Wednesday, October 28, 2020

Unicode CLDR Language Data v38 released

[CLDR v38 image] The final release of Unicode CLDR version 38 is now available. Unicode CLDR provides an update to the key building blocks for software supporting the world’s languages. CLDR data is used by all major software systems (including all mobile phones) for their software internationalization and localization, adapting software to the conventions of different languages.

CLDR v38 focused on enhancing the support for existing locales: Support for units of measurement in inflected languages (phase 1), adding annotations (names and search keywords) for many more non-emoji symbols (~400), plus for Emoji v13.1. In this version, there is also substantially higher coverage for (in order of completeness): Norwegian Nynorsk, Hausa, Igbo, Breton, Quechua, Yoruba, Fulah (Adlam script), Chakma, Asturian, Sanskrit, and Dogri.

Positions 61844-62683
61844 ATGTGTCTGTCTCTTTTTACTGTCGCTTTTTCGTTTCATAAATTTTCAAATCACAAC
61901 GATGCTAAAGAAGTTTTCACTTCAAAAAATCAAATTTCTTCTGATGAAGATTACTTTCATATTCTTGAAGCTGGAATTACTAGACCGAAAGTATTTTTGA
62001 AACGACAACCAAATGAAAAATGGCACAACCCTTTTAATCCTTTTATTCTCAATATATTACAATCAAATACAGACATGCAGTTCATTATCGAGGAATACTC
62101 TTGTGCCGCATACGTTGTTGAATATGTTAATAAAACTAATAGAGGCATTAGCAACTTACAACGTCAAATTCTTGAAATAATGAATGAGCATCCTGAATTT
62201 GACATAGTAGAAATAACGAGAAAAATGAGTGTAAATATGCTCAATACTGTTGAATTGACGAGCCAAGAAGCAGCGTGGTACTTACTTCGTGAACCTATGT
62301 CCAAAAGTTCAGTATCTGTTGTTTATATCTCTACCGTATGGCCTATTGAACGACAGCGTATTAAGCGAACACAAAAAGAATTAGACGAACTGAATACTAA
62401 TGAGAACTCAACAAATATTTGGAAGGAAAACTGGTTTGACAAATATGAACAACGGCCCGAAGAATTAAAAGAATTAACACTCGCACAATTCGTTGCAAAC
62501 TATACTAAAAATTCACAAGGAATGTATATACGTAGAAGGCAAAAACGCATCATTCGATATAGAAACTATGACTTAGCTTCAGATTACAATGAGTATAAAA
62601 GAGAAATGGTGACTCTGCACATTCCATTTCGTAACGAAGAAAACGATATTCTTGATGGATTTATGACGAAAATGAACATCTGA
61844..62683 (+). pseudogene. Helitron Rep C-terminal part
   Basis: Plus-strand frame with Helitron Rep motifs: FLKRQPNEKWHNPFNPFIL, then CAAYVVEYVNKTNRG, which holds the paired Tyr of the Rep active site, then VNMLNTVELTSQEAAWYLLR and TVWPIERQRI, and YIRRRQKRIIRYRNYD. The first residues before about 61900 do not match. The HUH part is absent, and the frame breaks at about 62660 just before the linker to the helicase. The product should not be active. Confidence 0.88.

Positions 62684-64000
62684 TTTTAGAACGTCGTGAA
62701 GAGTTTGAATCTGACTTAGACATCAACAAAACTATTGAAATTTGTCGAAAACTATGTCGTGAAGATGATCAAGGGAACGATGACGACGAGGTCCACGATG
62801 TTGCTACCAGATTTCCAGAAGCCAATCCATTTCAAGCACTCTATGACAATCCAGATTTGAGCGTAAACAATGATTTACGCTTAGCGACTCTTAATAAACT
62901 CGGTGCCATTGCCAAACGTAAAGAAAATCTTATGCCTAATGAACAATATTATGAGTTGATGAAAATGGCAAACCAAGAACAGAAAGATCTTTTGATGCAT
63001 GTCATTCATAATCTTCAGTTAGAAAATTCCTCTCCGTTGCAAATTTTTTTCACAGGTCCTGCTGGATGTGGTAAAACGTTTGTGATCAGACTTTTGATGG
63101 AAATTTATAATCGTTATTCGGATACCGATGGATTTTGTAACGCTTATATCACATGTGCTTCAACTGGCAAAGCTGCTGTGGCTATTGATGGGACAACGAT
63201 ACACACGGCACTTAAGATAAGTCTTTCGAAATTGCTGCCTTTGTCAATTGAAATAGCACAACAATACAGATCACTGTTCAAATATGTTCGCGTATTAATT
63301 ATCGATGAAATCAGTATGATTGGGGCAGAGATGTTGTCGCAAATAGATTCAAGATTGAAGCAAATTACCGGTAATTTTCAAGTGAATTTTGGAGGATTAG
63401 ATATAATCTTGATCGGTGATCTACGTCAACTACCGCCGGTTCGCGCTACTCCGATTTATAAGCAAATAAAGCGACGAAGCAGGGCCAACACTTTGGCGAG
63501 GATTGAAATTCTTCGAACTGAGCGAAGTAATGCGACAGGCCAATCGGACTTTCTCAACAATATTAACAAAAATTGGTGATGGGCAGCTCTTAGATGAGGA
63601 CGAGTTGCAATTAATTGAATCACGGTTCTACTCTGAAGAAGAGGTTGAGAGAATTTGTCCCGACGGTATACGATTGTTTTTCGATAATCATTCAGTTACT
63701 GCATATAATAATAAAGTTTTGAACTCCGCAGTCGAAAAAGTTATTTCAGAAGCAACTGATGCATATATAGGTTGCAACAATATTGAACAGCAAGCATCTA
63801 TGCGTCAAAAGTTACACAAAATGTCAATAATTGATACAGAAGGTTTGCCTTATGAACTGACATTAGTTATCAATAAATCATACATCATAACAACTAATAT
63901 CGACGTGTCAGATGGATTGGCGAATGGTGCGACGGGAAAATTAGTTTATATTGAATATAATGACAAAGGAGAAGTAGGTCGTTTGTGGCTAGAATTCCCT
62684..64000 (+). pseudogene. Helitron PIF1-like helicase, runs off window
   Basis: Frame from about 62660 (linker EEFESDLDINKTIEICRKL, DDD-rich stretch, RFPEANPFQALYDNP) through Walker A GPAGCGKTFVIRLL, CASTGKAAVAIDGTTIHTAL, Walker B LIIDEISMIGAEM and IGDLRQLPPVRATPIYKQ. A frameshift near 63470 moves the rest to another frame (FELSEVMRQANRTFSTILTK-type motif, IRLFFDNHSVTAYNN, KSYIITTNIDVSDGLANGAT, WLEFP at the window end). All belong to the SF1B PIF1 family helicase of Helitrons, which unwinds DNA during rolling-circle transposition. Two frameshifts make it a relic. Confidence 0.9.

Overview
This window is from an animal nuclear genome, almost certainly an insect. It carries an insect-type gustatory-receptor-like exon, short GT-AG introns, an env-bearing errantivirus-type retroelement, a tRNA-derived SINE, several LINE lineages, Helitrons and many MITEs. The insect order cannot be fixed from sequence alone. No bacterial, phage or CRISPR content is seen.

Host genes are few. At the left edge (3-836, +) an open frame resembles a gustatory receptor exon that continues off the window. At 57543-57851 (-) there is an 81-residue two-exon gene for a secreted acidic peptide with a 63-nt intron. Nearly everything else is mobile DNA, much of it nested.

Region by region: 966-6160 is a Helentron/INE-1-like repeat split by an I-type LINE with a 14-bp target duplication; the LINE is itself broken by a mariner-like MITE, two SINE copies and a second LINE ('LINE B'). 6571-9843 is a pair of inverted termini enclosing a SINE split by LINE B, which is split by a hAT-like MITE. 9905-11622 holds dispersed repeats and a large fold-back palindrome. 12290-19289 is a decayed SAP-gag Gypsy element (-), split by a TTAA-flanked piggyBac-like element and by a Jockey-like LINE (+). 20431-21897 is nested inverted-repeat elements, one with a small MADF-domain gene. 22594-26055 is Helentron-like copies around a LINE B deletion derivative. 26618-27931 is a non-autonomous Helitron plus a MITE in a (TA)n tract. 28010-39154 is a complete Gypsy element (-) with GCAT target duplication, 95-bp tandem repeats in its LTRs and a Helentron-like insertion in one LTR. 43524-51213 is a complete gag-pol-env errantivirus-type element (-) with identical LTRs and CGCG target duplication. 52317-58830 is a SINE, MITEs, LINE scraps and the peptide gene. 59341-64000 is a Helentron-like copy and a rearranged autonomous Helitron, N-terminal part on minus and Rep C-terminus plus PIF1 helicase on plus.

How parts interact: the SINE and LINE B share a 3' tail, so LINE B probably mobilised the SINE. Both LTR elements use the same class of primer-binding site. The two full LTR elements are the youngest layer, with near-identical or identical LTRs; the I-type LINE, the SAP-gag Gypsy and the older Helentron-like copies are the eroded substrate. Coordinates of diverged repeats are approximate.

The Survey Tool has improvements in performance, and introduced structured forum requests to improve coordination among translators. We would like to thank the 393 language experts who contributed to this release.

There are some changes that affect existing specifications and data: for example, the plural rules for French changed to add a new category; the specification for using aliases is more rigorous, and some alias data has changed — along with the specification for handling locale identifier canonicalization. For more information, see Migration.

The overall changes to the data items were:
Added Deleted Changed
155,131 33,805 45,895

See additional details in the CLDR v38 Release note.

Over 140,000 characters are available for adoption to help the Unicode Consortium’s work on digitally disadvantaged languages